Disruption of Keratin Networks Causes Blistering

The epidermis is a tough outer layer of tissue, which acts as a water-tight barrier to prevent desiccation and serves as a protection against abrasion. In epidermal cells, bundles of keratin filaments are cross-linked by filaggrin, an IFAP, and are anchored at their ends to desmosomes. As epidermal cells differentiate, the cells condense and die, but the keratin filaments remain intact, forming the structural core of the dead, keratinized layer of skin. The structural integrity of keratin is essential in order for this layer to withstand abrasion.

In humans and mice, the K4 and K14 keratin iso-forms form heterodimers that assemble into protofilaments. A mutant K14 with deletions in either the N- or the C-terminal domain can form heterodimers in vitro but does not assemble into protofilaments. The expression of such mutant keratin proteins in cells causes IF networks to break down into aggregates. Transgenic mice that express a mutant K14 protein in the basal stem cells of the epidermis display gross skin abnormalities, primarily blistering of the epidermis, that resemble the human skin disease epidermolysis bullosa simplex (EBS). Histological examination of the blistered area reveals a high incidence of dead basal cells. Death of these cells appears to be caused by mechanical trauma from rubbing of the skin during movement of the limbs. Without their normal bundles of keratin filaments, the mutant basal cells become fragile and easily damaged, causing the overlying epidermal layers to delaminate and blister (Figure 19-37). Like the role of desmin filaments in supporting muscle tissue, the general role of keratin filaments appears to be to maintain the structural integrity of epithelial tissues by mechanically reinforcing the connections between cells. I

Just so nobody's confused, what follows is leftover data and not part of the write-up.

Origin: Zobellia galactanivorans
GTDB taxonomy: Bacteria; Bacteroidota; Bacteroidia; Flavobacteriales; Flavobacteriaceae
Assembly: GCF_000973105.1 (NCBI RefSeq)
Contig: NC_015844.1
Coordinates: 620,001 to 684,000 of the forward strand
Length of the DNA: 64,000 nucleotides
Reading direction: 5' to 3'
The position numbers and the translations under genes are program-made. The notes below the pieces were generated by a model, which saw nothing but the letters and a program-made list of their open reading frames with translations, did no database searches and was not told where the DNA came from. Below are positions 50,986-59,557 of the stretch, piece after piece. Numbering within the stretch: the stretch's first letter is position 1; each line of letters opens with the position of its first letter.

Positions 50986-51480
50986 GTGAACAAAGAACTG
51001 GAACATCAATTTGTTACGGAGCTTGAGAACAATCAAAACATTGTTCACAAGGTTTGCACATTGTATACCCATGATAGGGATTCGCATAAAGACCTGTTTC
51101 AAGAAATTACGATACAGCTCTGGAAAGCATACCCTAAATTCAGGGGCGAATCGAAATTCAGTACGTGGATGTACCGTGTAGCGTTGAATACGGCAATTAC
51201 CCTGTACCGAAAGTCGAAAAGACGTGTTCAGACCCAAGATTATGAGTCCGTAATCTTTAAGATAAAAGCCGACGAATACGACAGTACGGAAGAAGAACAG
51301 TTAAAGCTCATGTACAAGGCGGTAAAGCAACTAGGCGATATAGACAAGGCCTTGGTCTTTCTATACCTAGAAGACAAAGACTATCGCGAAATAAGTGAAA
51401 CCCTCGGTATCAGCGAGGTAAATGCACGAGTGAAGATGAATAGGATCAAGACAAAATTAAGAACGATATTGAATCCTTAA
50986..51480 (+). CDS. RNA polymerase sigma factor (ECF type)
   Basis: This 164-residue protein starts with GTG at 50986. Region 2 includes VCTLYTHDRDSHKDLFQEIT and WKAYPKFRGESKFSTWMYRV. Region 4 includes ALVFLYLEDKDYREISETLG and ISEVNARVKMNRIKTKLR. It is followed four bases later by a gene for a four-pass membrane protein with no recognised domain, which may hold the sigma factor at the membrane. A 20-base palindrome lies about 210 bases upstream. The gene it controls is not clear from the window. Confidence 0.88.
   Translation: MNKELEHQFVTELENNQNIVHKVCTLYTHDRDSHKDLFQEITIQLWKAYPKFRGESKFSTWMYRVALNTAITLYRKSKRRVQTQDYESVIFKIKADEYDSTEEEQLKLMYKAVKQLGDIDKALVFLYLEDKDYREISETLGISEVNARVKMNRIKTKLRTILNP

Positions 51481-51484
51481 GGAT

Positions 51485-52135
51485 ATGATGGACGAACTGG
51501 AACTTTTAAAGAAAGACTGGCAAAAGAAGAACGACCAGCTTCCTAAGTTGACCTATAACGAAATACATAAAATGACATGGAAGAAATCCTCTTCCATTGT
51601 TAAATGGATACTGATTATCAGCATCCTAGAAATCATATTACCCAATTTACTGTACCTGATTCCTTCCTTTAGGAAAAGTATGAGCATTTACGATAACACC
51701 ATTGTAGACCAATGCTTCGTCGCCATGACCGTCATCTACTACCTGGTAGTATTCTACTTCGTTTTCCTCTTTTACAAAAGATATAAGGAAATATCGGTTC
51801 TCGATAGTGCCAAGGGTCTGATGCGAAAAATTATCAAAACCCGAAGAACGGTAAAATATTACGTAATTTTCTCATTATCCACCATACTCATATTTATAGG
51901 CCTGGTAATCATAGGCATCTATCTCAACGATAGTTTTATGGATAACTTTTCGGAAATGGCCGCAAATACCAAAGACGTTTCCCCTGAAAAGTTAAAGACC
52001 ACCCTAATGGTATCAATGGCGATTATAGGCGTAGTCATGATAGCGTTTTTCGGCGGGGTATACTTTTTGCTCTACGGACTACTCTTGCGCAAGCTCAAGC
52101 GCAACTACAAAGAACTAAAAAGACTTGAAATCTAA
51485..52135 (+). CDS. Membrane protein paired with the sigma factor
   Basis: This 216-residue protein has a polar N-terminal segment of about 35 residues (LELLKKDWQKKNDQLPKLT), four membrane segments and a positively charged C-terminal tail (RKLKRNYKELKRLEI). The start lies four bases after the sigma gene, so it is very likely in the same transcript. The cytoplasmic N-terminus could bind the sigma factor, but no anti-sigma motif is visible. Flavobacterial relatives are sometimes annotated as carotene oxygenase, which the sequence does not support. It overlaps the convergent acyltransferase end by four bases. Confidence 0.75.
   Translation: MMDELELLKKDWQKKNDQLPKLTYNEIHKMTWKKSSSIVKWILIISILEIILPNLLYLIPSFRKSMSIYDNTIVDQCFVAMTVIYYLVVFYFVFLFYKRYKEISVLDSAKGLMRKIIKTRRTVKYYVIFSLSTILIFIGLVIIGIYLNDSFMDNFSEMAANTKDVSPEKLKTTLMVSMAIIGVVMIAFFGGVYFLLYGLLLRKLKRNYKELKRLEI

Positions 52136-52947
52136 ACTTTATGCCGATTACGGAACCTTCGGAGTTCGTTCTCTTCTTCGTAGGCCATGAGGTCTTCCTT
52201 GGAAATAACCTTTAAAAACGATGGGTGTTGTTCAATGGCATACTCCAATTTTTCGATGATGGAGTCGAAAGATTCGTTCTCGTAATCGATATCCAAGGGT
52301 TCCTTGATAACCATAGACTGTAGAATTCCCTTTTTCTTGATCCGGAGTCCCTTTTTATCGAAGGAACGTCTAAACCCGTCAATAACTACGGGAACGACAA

▲ EXPERIMENTAL FIGURE 19-37 Transgenic mice carrying a mutant keratin gene exhibit blistering similar to that in the human disease epidermolysis bullosa simplex.

Histological sections through the skin of a normal mouse and a transgenic mouse carrying a mutant K14 keratin gene are shown. In the normal mouse, the skin consists of a hard outer epidermal layer covering and in contact with the soft inner dermal layer. In the skin from the transgenic mouse, the two layers are separated (arrow) due to weakening of the cells at the base of the epidermis. [From P Coulombe et al., 1991, Cell 66:1301; courtesy of E. Fuchs.]

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